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Re: How to stop a thread?

 
 
John C. Bollinger
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      08-27-2003
Lee Francis Wilhelmsen wrote:
> Hi
>
> I have a mathematical algorithm that takes a while to complete. It runs in
> it's own thread. To stop the thread I interrupt the thread and then set the
> thread variable to null. The following code has been adapted from the
> program and is presented in the following class. The Worker class that does
> the work isn't really relevant here.


On the contrary, the details of the worker class are very relevant.

> class MyClass {
> private Thread t = null;
>
> public void go() {
> SwingUtilities.invokeLater(new Runnable() {
> public void run() {
> MyClass.this.t = new Thread() {
> public void run() {
> // the work is done in the worker
> Worker worker = new Worker():
> worker.doWork();
> }
> }
> }
> }
> }
>
> public void quit() {
> // user want to interrupt operation
> if (MyClass.this.t != null) {
> MyClass.this.t.interrupt();
> MyClass.this.t = null;
> }
> }
> }
>
> Does this look ok?


No.

In the first place, take SwingUtilities out of the picture. To start a
new Thread just instantiate it and invoke its start() method. That's
not a problem even in a Swing / AWT event handler. If that thread wants
to manipulate the GUI, then it should use SwingUtilities to insert those
manipulations into the AWT event handling thread.

In the second place, you should need to qualify "this" with MyClass,
especially in your quit() method.

> I'm having trouble getting the Worker.doWork() algorithm
> to terminiate it's operation?


Is that a question?

In the third place, I'm not surprised if you are having trouble getting
Worker.doWork() to terminate. As I said above, it's details are very
relevant to the question. Interrupting a Thread sets a flag in that
Thread's state, but there are only a few methods in the entire platform
API that are directly affected (Thread.sleep() and Object.wait() being
two of the more relevant ones). If you want your algorithm to be
interruptible then you have to code for it.

> I'm thinking fairly general here. The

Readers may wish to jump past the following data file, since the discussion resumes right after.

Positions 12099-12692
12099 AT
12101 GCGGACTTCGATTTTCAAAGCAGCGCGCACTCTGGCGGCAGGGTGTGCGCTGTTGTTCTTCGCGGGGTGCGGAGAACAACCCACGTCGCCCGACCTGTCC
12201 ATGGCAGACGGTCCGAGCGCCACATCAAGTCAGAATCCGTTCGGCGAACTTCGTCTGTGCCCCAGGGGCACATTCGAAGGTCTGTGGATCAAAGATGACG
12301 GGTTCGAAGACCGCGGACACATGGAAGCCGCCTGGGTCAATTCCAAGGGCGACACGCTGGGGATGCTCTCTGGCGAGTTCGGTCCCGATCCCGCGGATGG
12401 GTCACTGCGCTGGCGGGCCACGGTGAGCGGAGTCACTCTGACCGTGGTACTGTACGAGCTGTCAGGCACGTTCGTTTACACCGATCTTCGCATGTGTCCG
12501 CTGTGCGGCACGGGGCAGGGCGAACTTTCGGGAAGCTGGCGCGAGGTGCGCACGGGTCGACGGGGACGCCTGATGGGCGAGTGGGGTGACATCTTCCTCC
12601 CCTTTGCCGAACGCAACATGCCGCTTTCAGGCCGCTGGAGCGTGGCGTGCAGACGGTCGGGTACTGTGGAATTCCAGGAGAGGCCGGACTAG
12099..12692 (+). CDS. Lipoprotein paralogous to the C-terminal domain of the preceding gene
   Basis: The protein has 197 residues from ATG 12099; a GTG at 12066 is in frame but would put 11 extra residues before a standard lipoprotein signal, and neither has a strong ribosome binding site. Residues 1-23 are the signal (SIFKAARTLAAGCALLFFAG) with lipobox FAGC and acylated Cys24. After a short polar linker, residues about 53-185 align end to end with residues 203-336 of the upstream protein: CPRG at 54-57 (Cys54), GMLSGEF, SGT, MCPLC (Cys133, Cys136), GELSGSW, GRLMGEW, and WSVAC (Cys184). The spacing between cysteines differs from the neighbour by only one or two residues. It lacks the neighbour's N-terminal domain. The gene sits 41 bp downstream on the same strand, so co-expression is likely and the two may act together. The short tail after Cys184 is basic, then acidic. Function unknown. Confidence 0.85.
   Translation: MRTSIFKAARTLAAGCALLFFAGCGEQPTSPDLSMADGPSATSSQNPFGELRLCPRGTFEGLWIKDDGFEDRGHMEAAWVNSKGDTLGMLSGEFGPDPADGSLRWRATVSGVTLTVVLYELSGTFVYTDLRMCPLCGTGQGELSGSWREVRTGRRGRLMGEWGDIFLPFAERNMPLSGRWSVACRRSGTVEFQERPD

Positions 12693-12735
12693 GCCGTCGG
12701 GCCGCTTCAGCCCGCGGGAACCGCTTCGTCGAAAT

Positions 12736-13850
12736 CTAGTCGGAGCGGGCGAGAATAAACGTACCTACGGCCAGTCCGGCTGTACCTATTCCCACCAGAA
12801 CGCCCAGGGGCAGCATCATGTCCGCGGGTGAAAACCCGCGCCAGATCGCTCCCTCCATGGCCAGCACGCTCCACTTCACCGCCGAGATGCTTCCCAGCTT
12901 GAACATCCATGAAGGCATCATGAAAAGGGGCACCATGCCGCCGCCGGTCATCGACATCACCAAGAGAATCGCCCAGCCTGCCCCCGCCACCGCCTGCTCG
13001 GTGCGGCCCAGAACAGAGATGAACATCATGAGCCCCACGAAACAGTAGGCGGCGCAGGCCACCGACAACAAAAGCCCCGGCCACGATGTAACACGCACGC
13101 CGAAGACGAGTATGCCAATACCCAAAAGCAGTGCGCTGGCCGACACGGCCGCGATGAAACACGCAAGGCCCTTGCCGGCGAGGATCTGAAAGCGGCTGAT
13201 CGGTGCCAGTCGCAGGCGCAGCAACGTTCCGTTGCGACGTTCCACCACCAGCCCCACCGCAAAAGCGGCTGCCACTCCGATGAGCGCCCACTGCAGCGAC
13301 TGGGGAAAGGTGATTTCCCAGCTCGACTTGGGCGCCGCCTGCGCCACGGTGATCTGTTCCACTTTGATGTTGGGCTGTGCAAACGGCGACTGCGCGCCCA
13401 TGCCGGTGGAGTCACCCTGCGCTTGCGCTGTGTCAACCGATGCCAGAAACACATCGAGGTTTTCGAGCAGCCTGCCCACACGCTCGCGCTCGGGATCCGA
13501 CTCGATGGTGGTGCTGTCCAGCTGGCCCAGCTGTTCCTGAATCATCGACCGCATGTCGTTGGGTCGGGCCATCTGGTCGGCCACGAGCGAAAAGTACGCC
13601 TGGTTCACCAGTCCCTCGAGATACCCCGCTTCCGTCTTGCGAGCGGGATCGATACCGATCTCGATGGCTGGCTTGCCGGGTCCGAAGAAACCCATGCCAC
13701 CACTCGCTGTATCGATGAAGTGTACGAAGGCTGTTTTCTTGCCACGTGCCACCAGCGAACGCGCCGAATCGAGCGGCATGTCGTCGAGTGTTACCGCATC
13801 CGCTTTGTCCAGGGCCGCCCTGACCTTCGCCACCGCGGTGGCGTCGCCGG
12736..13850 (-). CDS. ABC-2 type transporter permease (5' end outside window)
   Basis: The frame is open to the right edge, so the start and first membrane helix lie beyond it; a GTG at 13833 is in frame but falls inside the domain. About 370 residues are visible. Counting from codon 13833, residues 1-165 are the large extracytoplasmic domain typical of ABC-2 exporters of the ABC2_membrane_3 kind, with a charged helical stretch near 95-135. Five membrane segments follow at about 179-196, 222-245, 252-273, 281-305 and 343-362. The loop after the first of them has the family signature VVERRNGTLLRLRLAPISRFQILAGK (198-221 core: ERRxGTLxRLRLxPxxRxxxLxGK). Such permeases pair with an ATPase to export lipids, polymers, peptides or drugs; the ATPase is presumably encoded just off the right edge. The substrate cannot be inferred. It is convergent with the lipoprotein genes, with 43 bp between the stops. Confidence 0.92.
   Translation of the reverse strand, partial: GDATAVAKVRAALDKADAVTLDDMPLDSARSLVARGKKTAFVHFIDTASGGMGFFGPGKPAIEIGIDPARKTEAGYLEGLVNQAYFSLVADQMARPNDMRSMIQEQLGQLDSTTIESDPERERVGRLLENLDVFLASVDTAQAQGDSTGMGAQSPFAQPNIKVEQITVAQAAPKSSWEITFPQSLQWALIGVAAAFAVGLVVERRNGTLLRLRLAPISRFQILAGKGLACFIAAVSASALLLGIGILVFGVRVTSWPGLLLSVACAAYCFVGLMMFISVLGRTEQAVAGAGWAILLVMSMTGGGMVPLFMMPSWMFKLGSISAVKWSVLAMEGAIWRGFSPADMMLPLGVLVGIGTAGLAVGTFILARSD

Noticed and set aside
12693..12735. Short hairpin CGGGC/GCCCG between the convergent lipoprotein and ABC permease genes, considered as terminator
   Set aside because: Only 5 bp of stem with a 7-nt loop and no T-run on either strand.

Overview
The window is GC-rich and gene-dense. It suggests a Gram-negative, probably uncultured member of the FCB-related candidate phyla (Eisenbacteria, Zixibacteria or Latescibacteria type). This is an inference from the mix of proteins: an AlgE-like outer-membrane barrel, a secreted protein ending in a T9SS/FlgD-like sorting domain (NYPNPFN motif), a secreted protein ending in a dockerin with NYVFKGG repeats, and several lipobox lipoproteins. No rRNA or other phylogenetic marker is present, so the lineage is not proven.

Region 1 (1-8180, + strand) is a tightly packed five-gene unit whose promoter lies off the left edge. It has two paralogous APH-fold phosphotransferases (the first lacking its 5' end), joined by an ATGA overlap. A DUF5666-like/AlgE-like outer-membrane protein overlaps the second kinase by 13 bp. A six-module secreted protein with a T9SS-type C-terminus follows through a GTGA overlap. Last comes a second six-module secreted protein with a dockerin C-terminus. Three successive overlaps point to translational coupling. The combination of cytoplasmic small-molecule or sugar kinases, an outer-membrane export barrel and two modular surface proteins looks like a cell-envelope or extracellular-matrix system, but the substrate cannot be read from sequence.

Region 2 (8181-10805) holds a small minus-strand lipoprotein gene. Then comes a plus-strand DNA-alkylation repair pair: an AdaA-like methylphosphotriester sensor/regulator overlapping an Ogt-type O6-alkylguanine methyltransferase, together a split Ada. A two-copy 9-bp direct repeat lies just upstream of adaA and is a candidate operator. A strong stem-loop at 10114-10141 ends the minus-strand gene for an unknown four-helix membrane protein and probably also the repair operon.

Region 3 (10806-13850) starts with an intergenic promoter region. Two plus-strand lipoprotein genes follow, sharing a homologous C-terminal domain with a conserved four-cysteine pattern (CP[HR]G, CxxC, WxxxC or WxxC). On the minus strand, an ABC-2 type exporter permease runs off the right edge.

> algorithm contains a loop. Should each iteration check Thread.interrupted()
> and break if true? Should it throw an InterruptedException? Both (depending
> the thread state)


A looping algorithm is the easiest kind for which to enable
interruption. Once for every n iterations (n >= 1) you check the
current thread's interrupted status and terminate if it is set. There
are multiple ways to do that. One way is to insert a Thread.sleep(1);
this will throw an InterruptedException if the current Thread has been
interrupted, and it will also ensure that other Threads in the JVM have
a chance to run. You can also check Thread.interrupted() or
Thread.currentThread.isInterrupted() [be careful, the semantics are
slightly different] to obtain the current Thread's interrupted status at
any time.

It is not necessary to throw an exception when the thread is
interrupted, but if you want it to stop then you must make sure that its
run method terminates. That can happen normally or via an exception.

Although Java provides the Thread.interrupt() mechanism, it is also
possible to create a similar feature by defining your own flag to be set
when execution is supposed to terminate.

>
> This is what I'm using today and it isn't working.


Very likely you are either interrupting the wrong Thread or your
interruption checking is incorrect. Or it _is_ working and you have a
different problem than you think you do. Show us the appropriate part
of Worker's code if you want a real analysis. Even better, develop a
complete, cut down example that demonstrates your problem.

As an aside, it would be more elegant if Worker implemented Runnable;
then you wouldn't need a separate, anonymous Runnable. Furthermore, you
should probably take measures against your calculation being started
multiple times, because you only keep track of the Thread of the most
recent one.


John Bollinger
http://www.velocityreviews.com/forums/(E-Mail Removed)

 
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Lee Francis Wilhelmsen
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Posts: n/a
 
      08-28-2003
> On the contrary, the details of the worker class are very relevant.

Yes, but I was talking about the actual algorithm. Sorry for any
confusion.